From the House to the Senate: What’s at stake in the 2022 midterms?

Republicans are likely to retake the House and possibly gain a slim majority in the Senate. What will that mean?

Oliver O'Connell,Mary Clare Jalonick
Thursday 27 October 2022 13:33 BST
What are the US midterm elections and when are they due?

With the midterm elections looming and polls tightening across the country, Democrats, who have held both chambers of Congress and the presidency for the last two years, may not have such consolidated power for much longer.

Republicans look favoured to win the House of Representatives on 8 November, bolstered by frustration over the economy and advantages in the redistricting process that takes place every 10 years. For their part, Democrats are working to hold their ground, campaigning on maintaining access to abortion and underscoring their legislative achievements in the first half of Joe Biden’s presidency.

The outlook is murkier in the Senate, where Republicans are also bidding to take back control from the currently equally split chamber. Several races in key battleground states are tight, leading Senate Republican leader Mitch McConnell to say the chances of his party winning a majority are just 50-50.

Here’s a look at what may happen if Republicans win a majority in either chamber following the midterms:

What if the House flips to the GOP?

Democrats, led by House Speaker Nancy Pelosi, have held the majority since 201 when they won control in then-President Donald Trump’s first midterm election. Republicans could take back the House if they net just five seats in dozens of competitive districts, and they are trying to win dozens.

History also gives Republicans reason for optimism. In the modern era, the party that’s held the White House has lost congressional seats in virtually every first-term president’s midterm election.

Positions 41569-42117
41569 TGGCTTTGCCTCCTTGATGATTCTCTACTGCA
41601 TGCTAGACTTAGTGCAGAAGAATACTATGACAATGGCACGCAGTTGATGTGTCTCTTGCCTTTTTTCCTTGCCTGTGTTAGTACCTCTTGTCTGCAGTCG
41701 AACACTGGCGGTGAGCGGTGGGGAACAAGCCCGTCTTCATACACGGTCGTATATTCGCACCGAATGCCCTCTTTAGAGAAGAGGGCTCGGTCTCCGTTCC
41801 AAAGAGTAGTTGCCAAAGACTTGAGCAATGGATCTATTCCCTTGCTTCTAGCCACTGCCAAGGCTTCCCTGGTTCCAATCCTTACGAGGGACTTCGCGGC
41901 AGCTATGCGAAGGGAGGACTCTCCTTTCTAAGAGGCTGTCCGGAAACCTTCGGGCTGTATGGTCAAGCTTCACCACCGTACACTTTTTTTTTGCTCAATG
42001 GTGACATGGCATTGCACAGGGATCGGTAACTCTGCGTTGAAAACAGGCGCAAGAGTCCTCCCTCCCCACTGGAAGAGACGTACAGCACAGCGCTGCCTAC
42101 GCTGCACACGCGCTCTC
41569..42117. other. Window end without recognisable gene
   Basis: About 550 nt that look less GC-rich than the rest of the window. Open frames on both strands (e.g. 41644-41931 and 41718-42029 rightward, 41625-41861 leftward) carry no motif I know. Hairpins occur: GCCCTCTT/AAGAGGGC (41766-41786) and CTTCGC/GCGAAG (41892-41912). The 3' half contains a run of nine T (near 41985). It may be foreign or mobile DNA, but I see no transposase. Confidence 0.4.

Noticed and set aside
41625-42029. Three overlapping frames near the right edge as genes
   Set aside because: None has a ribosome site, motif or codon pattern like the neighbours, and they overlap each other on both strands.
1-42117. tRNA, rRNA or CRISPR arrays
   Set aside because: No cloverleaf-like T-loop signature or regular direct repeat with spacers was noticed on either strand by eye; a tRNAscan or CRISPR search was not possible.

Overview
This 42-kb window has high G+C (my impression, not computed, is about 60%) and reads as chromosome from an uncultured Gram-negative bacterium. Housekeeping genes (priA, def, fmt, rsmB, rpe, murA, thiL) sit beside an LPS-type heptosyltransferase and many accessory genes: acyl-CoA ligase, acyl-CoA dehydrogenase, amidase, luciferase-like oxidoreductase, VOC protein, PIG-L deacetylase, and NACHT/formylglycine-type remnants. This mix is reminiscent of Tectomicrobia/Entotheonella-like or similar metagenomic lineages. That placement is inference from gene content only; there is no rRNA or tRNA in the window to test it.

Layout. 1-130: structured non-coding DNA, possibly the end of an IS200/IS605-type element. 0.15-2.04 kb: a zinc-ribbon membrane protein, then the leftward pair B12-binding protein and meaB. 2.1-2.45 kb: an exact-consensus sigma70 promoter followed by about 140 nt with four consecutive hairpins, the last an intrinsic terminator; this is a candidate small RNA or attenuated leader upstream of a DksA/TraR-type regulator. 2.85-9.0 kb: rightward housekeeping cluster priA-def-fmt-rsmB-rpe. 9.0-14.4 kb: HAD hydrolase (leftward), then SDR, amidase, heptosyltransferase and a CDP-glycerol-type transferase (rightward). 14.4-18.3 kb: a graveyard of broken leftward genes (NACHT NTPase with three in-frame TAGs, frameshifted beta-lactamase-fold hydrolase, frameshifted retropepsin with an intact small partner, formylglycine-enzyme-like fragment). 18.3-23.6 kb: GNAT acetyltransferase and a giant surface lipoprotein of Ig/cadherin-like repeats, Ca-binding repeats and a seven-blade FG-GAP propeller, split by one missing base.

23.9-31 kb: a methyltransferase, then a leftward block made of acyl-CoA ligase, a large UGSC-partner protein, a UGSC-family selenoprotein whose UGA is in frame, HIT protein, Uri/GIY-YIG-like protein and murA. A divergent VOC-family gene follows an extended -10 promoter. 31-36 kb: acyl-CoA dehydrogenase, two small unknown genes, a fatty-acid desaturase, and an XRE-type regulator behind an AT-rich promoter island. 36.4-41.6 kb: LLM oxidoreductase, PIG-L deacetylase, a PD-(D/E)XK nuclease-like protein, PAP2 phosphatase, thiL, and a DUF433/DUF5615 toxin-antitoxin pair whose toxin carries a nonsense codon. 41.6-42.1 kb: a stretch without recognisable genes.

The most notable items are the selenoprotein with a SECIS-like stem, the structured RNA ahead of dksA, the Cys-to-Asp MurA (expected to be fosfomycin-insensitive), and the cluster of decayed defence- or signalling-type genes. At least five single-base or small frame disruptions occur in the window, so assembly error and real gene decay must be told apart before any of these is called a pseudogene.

If Republicans win the House on 8 November, the GOP caucus will elect a new speaker and take power on 3 January 2023. They will run every committee and decide what bills come to the House floor.

What would a Republican House look like?

House GOP Leader Kevin McCarthy has already unveiled his “Commitment to America,” a broad outline of economic, border security, and other policies that the GOP would propose in the early days of the next Congress.

A return to Republican power in the House would be a victory for Donald Trump, who has fought Democrat-led efforts to hold him accountable for the 6 January 2021, Capitol riot insurrection. The vast majority of Republicans who are expected to return to Washington next year, along with most of those hoping to win a first term, are loyal to the former president and have followed his example in their policies and positions.

Among those allies are far-right members like Rep Marjorie Taylor Greene of Georgia, who was stripped of her committee assignments by Democrats because of her extreme rhetoric but would be part of a broad governing majority under a GOP House. Ms Greene stood behind Mr McCarthy as he introduced the “Commitment to America” in Pennsylvania last month.

What would a GOP House mean for Biden?